• 0 avatar
          sportyaccordy

          What the hell do 40 year old Datsuns have to do with any of these cars? By this logic your name should be 74510, not 05gt.

          I haven’t had any of those cars, but I have had a 350Z and I’ve driven various modern cars, including my G37S (probably the modern equivalent of that RWD Maxima, which BTW was not very good). I also had a Maxima as a rental. Chassis/aftermarket/stickshift availability aside, the Maxima is a better car than my G by pretty much every metric. If I wasn’t an occasional track day ricer I would have got the Maxima in a heartbeat. CVT and all.

      • 0 avatar
        krhodes1

        Having had a number of them as rentals, you have an odd idea of what makes a brilliant car. A slightly less gross Altima does not a brilliant car make.

        • 0 avatar
          sportyaccordy

          Well we know that your bar for brilliance is a roundel on the nose (or C-pillar in the X2’s case), so even though a mid grade Maxima is better than a 328i/330i in everything but drive wheels/transmission choice/bench racing, you won’t admit as much as you don’t have the stomach to.

  • avatar
    brn

    I’m in the burn all of them camp. Every one is a POS. If I must play.

    Buy the Kia. See how well that warranty works.
    Drive the VW. See if it’s 1/10th of what the VW folks claim it is.
    Burn the Nissan. Always burn Nissan.

  • avatar
    ajla

    Wow, tough crowd on this one.

    Anyway:

    Buy the Passat. I would prefer a more conventional transmission, more exterior color choices, and it to be not a VW; however I’m a fan of a sub $30K V6 sedan available in 2018.

    Drive the Maxima. If this was the sportier SR trim it might have been my buy, but the base version doesn’t excite me much and it just doesn’t seem worth $4k over the VW. It also isn’t any faster than the Passat despite the extra engine output.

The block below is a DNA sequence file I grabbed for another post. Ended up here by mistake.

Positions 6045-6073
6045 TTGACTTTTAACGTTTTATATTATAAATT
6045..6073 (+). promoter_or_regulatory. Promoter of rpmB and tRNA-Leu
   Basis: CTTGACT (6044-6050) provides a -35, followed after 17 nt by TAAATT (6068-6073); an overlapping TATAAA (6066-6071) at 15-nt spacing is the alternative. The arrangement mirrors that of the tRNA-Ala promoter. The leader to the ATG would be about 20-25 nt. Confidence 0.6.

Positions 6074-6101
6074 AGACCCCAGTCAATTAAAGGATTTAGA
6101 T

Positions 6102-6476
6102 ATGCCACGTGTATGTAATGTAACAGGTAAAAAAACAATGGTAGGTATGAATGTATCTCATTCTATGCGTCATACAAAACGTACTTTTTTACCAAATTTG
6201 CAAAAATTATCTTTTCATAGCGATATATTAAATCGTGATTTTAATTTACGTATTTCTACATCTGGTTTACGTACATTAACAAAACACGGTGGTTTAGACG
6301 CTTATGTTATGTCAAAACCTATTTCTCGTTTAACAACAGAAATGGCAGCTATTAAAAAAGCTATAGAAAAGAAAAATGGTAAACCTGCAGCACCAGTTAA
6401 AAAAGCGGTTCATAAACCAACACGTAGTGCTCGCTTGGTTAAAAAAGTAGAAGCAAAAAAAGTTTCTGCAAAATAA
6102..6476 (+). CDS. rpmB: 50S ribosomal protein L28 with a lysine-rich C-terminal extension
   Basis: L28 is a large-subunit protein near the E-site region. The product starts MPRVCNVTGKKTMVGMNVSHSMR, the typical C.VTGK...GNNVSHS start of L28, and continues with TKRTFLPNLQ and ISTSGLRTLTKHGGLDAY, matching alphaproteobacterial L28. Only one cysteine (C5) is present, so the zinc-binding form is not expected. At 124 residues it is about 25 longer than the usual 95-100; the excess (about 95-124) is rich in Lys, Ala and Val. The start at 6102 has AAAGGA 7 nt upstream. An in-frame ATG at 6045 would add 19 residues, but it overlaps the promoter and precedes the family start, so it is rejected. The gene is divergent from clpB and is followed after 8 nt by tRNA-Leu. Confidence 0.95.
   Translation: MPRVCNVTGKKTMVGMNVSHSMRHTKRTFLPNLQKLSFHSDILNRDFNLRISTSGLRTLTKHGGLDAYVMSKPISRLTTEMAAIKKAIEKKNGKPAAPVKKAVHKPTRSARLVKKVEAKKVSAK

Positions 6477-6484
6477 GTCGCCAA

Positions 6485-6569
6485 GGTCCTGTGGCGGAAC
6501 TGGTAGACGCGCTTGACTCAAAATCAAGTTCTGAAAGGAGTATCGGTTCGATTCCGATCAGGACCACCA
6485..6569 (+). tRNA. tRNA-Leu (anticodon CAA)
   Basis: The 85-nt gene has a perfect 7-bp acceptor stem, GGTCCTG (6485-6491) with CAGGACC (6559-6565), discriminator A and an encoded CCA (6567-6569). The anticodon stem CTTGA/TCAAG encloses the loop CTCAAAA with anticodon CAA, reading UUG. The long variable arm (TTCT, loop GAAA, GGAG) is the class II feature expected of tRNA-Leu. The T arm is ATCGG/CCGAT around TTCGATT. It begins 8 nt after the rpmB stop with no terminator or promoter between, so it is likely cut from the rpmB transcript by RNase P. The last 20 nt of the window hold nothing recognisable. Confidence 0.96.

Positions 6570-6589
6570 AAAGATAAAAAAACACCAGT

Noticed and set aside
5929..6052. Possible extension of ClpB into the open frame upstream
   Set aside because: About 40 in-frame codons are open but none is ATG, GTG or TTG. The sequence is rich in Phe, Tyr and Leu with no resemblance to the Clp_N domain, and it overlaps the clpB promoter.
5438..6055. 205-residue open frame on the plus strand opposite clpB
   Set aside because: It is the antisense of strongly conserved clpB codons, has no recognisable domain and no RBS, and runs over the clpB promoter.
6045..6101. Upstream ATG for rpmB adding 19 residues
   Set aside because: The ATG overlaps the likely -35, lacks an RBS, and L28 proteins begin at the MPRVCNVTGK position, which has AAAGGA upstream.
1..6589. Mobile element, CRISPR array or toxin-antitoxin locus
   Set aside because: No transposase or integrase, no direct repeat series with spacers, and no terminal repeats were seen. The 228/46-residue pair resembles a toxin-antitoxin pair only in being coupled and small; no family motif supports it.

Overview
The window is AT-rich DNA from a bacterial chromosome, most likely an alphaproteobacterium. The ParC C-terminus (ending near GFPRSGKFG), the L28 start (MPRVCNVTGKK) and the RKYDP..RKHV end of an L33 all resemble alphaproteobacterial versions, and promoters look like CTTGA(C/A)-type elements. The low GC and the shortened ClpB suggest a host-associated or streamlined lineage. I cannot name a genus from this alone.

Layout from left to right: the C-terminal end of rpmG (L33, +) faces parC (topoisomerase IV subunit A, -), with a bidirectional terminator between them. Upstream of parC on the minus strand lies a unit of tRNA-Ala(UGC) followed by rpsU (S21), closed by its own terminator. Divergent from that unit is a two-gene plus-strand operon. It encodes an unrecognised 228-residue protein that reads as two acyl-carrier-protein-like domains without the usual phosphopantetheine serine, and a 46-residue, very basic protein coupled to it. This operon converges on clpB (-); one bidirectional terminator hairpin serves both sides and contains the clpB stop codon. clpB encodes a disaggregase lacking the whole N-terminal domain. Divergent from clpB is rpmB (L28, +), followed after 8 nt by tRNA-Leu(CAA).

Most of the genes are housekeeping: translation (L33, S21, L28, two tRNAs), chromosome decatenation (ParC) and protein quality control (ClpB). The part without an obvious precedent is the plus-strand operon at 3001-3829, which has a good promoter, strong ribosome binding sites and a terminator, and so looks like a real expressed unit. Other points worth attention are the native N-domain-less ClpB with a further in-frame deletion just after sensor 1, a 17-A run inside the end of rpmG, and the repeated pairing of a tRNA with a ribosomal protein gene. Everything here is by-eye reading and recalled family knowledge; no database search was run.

Burn the Cadenza. I don’t have anything major against it or the brand, but this 2nd gen example is a nontrival amount slower than the other two choices here. A 300+hp transverse version of the 3.8L would make it more compelling.

  • avatar
    Farhad

    Buy: VW
    Drive: Kia
    Burn: Nissan

  • avatar
    gtem

    I’ve heaped praise on this generation of Passat here before, but that is strictly in context of budget midsizers where a 1.8TSI SE could get you stuff like moonroof and heated pleather seats and adaptive cruise in a very nice highway cruiser that added up to the impression that you were driving a $35k entry level luxury car (IMO). That all falls apart at this pricier category. As such: buy Kia, drive Maxima, burn VW.

  • avatar
    Giltibo

    Actually, buy (used, because of the steep depreciation) and drive the Kia.

    Crush (twice, just to make sure it never comes back) and burn the VW.

    Burn the Nissan. their CVTs are just the stuff nightmares are made of. Nissan has only been putting out pure, unadulterated sh..crap since Renault gained control of the company.

    Gimme a Honda or Toyota any day over these last two!

  • avatar
    dantes_inferno

    Oh look! It’s none other than Josh and Jen Millennial (pictured above)…

  • avatar
    Big Al from Oz

    I’d trash all three and have a Kia Stinger.

    Where is the Stinger in this “review”?

  • avatar
    Vulpine

    For this fox, the choices go from bad to worse. I wouldn’t BUY any of them, they’re all ugly and what experience I have with two of them, I’m not sure I’d even drive them. I’d at least drive the Nissan, but I’d rather not.

    So that leaves me with a…
    • Buy 0
    • Drive Nissan Maxima S
    • Burn Passat and Cadenza

    Funny thing about that, too. VW builds the Passat in my home town of Chattanooga, TN. I still hate the model. And while they might get my attention with the pickup truck, if it’s as large as forecast, that one’s probably off my list, too.

  • avatar
    WallMeerkat

    Burn the Passat, not even a proper Passat, but a cheap parts bin special for US rental desks.

    Drive the Nissan but be aware that it is part Renault these days.

    Buy the Kia

  • avatar
    rolando

    My money? Buying the Kia
    Drive the Nissan and burn the VW!

  • avatar
    motoridersd

    Buy the Passat. The rentals of the non-GT models I’ve had in the past year are surprisingly decent, and the entertainment system is pretty good. AC works very well and it’s very roomy. At least now they have LED headlights standard, providing proper lighting out of those sexy looking headlights (hate that most VWs have halogens, cheapens the front end look)

    Drive the Cadenza. Sounds luxurious, should be comfortable.

    Burn the Maxima. We have a 2008. It’s bland, boring, and the CVT sucks. Had a 2017 Pathfinder rental, and it had basically the same parts inside as the 2008 Maxima: same knobs, buttons, seats, all underwhelming. They are not comfortable cars to drive for me, I can never find the proper position. The screen of the Pathfinder was huge, and it had no app support. What a waste of space. I wouldn’t burn an SR or Platinum trim, but only when buying it as a lease return for a lot less.